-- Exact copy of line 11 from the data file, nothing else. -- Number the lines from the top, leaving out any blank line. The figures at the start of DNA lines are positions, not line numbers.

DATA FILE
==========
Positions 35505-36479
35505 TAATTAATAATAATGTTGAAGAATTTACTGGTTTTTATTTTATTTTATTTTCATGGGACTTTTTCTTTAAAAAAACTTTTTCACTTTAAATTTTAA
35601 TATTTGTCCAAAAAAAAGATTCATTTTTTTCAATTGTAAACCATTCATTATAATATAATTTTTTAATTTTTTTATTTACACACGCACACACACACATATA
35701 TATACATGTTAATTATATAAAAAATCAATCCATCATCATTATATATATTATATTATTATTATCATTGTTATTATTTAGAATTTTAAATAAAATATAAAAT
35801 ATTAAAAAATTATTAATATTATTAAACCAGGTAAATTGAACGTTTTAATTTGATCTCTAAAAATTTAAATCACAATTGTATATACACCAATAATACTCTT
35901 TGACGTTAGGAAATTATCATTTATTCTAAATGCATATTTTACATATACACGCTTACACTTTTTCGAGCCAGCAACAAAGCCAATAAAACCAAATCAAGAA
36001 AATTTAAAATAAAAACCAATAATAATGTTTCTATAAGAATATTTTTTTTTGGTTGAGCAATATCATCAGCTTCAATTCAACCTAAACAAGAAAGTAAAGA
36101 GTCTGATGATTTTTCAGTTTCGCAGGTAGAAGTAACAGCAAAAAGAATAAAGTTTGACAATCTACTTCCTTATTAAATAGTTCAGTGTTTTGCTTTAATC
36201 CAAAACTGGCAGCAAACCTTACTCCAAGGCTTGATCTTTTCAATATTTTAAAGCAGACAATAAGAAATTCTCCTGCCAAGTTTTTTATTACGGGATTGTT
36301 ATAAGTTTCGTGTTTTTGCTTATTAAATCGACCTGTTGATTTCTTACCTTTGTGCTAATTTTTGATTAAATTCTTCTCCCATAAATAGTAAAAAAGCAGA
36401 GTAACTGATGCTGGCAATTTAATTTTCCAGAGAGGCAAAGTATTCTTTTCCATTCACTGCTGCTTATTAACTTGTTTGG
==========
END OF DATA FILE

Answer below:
36401 GTAACTGATGCTGGCAATTTAATTTTCCAGAGAGGCAAAGTATTCTTTTCCATTCACTGCTGCTTATTAACTTGTTTGG